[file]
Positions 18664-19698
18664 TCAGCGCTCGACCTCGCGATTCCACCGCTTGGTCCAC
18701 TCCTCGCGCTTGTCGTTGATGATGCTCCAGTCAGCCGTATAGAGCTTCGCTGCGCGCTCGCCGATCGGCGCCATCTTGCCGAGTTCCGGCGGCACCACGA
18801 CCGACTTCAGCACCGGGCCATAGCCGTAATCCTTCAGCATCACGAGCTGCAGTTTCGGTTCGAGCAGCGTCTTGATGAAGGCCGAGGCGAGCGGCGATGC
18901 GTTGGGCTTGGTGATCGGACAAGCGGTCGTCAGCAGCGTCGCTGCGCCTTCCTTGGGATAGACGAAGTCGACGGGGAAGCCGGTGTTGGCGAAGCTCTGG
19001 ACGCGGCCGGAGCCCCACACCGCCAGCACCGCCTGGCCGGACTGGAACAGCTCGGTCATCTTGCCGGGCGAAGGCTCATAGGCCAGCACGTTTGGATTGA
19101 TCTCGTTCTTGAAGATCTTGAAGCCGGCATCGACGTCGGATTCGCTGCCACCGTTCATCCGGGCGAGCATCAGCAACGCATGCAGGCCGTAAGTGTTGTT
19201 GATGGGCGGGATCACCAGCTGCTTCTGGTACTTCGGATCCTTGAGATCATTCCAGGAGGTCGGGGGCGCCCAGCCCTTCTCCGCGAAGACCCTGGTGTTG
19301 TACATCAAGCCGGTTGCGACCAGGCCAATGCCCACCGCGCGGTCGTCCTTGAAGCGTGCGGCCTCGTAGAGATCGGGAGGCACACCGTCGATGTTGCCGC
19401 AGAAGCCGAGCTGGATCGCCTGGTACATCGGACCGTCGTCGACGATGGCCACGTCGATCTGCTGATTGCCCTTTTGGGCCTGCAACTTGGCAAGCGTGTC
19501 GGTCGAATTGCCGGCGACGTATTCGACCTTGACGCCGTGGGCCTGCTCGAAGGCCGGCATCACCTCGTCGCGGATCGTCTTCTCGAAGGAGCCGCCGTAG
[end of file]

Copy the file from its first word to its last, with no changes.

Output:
Positions 18664-19698
18664 TCAGCGCTCGACCTCGCGATTCCACCGCTTGGTCCAC
18701 TCCTCGCGCTTGTCGTTGATGATGCTCCAGTCAGCCGTATAGAGCTTCGCTGCGCGCTCGCCGATCGGCGCCATCTTGCCGAGTTCCGGCGGCACCACGA
18801 CCGACTTCAGCACCGGGCCATAGCCGTAATCCTTCAGCATCACGAGCTGCAGTTTCGGTTCGAGCAGCGTCTTGATGAAGGCCGAGGCGAGCGGCGATGC
18901 GTTGGGCTTGGTGATCGGACAAGCGGTCGTCAGCAGCGTCGCTGCGCCTTCCTTGGGATAGACGAAGTCGACGGGGAAGCCGGTGTTGGCGAAGCTCTGG
19001 ACGCGGCCGGAGCCCCACACCGCCAGCACCGCCTGGCCGGACTGGAACAGCTCGGTCATCTTGCCGGGCGAAGGCTCATAGGCCAGCACGTTTGGATTGA
19101 TCTCGTTCTTGAAGATCTTGAAGCCGGCATCGACGTCGGATTCGCTGCCACCGTTCATCCGGGCGAGCATCAGCAACGCATGCAGGCCGTAAGTGTTGTT
19201 GATGGGCGGGATCACCAGCTGCTTCTGGTACTTCGGATCCTTGAGATCATTCCAGGAGGTCGGGGGCGCCCAGCCCTTCTCCGCGAAGACCCTGGTGTTG
19301 TACATCAAGCCGGTTGCGACCAGGCCAATGCCCACCGCGCGGTCGTCCTTGAAGCGTGCGGCCTCGTAGAGATCGGGAGGCACACCGTCGATGTTGCCGC
19401 AGAAGCCGAGCTGGATCGCCTGGTACATCGGACCGTCGTCGACGATGGCCACGTCGATCTGCTGATTGCCCTTTTGGGCCTGCAACTTGGCAAGCGTGTC
19501 GGTCGAATTGCCGGCGACGTATTCGACCTTGACGCCGTGGGCCTGCTCGAAGGCCGGCATCACCTCGTCGCGGATCGTCTTCTCGAAGGAGCCGCCGTAG